After 12 months staring at the four walls, now is the time to tidy up and declutter for a fresh start. With restrictions easing, the stuff that accumulated over lockdown may no longer be needed. If you are not sure where to begin, ease yourself in by watching one of the many TV tidy up shows.
Sort Your Life Out on BBC1
Hosted by TV personality Stacey Solomon, this one off show is the first taster into what is going to become a new series. With 4.3million Instagram followers, Stacey Solomon has a loyal band of supporters who particularly love her ‘Tap to tidy’. In the first of the series, Stacey is joined by home improvement gurus Dilly Carter, Iwan Carrington and Robert Bent to help a family seriously declutter. Known for her love of upcycling, Stacey and the team show how to give furniture a makeover on a budget and add clever solutions for keeping the mess at bay.
Stacey Solomon’s home hacks
- Upcycle with jam jars to help keep cupboards more organised. A great way of seeing exactly how much product you have to stop over-buying. Extra points if you have a label maker to clearly label each jar.
- Drawer dividers can help keep your clothes neatly folded and makes grabbing stuff in the morning much easier.
- Keep your beds hotel-style tidy by taking a coat hanger and running it along the side of the bed to neaten up and tuck in all the bedding.
- Make the most of the kitchen space by using hooks, tiered racks and plate stands. This allows you to utilise all the space, especially at the top of cupboards which are often dead areas.
- A lot of furniture now comes with secret storage spaces. Stacey is a fan of this and has sofas with a hidden space underneath them and drawers beneath her kitchen cabinets.
Get Organized with The Home Edit on Netflix
This show should come with a warning because one minute you are binge-watching it on the TV and the next you’re buying containers for every inch of your home. American home organisers Clea and Joanna have amassed a huge celebrity following for their unique method of home organisation. By using colours, the duo help viewers to edit, categorise and contain their clutter to create functional and beautiful spaces. If you want inspiration on how to store the children’s toys or how to create a zen-like home office, this is an unmissable show. The Home Edit even get to work their magic on celebrity homes including Khloe Kardashian, Reese Witherspoon and Eva Longoria.
The Home Edit’s top tips
- Step 1: start small and edit – tackle specific small spaces to declutter one area at a time. Take a drawer to start and move to the bigger areas, such as a wardrobe. Have piles for the bin, piles to give to friends and a donation pile.
- Step 2: categorization – lay out the contents and group items into specific categories. Label specific containers and place items in accordingly.
- Step 3: containment of items – use containers that are designed to fit together to make the most of the space. In the kitchen, pour cereal, pastas, rice etc into their own containers, which will make storing them much easier. It’s impossible to get odd-shaped boxes to sit together and you will have a much more aesthetically pleasing cupboard with matching containers.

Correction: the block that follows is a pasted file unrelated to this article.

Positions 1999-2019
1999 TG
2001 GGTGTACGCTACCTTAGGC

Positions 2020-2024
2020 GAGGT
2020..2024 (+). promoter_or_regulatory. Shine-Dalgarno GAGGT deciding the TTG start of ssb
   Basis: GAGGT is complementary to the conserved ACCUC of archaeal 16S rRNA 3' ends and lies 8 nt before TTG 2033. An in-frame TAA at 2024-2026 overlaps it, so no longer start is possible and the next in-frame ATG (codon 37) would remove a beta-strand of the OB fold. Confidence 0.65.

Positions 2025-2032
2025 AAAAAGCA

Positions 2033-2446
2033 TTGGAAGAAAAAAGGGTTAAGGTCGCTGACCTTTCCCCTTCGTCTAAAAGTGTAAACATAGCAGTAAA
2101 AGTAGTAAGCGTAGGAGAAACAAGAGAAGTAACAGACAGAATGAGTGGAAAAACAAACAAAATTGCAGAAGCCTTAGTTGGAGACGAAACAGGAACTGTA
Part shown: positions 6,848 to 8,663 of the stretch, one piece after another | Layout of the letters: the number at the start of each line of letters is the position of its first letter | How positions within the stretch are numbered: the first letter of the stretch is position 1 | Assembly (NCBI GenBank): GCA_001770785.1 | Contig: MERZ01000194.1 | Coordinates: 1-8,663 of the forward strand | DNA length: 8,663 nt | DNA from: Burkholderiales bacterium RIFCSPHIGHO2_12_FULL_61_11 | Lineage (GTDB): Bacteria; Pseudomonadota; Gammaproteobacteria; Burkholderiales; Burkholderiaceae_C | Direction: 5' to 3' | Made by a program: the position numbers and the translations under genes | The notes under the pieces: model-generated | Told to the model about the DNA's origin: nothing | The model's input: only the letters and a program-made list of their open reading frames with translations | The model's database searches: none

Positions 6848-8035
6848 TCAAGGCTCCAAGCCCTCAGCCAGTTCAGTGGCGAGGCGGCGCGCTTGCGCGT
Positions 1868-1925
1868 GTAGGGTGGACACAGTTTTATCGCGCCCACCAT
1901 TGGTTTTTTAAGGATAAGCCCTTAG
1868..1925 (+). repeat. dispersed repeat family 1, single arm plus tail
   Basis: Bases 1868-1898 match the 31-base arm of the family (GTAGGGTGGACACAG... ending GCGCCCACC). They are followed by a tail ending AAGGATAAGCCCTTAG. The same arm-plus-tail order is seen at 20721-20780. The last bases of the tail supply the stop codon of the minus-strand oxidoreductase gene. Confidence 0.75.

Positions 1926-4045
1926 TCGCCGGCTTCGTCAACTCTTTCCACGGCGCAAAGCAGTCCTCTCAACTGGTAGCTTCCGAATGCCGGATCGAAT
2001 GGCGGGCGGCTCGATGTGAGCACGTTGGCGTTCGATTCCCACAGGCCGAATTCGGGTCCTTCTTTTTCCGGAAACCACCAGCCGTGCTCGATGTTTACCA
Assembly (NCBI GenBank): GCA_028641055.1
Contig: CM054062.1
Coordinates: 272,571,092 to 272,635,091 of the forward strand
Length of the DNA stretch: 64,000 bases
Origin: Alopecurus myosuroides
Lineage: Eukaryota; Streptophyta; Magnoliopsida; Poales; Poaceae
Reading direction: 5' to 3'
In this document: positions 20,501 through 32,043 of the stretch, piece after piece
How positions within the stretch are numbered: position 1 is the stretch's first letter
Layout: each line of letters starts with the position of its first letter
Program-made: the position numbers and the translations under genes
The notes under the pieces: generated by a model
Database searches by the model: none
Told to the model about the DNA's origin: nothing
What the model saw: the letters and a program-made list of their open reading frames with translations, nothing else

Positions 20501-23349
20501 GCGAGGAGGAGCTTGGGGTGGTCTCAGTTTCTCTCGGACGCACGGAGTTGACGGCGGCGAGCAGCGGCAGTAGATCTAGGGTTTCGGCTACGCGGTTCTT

- Step 4: focus on how the room is used – there’s no real need to stick to what the room was originally built for if it works better as something else. Consider if it can also be multi-purpose. For example, a laundry room with a utility room, a family room with a playroom or office. This will give you a better set up for home organisation if you properly create zones and systems.
Tidying up with Marie Kondo on Netflix
If you need something this is a bit more zen to assist with the tidying up tasks, the author of The Life-Changing Magic of Tidying Up may have just the thing for you. Marie Kondo helps families declutter and reorganise after years of living in chaos or after big life events. Her USP is that every part of her home organisation is done in the name of sparking joy via the KonMari Method. Watch as people transform their spaces, learn to fold socks and start living in a completely new way.
Marie Kondo’s tidying up rules
- Commit yourself to tidying up. You need to put time and effort into the job but once you have decided, simply follow the steps to apply the right method to each job.
- Imagine your ideal lifestyle. Write, draw up create a Pinterest board for the kind of home that you want to live in. Identifying your ideal lifestyle will help to clarify why you want to tidy and give you the motivation to continue.
- Finish discarding first. Don’t start to tidy and reorganise until you have got rid of all the unwanted items first. You can only plan where to store your things once you’ve decided what to keep because only then will you understand how much actually needs to be stored.
- Tidy by category, not by location. According to Marie Kondo, tidying room by room doesn’t work. The more efficient way is to tidy by category. So for example, when considering clothes, the first step is to gather every item of clothing from the entire house in one spot. This allows you to see exactly how much you have and probably how poorly you’ve been treating them.
- Follow the right order. The KonMari Method has a set order in which to do things; clothes, books, papers, komono (miscellany) and sentimental items. The last category is a difficult one to do and if you start with sentimental items first, it is likely you will just spend hours looking back through things and give up on the job.
- Ask yourself if it ‘sparks joy’. The way in which to decide whether to keep something or not is to ask yourself if it sparks joy. When deciding, it is important to touch it and pay close attention to how your body responds to it. Remember, you are not choosing what to discard, but rather what to keep. Thank anything that you are getting rid of to foster gratitude and a desire to cherish the things that you truly love.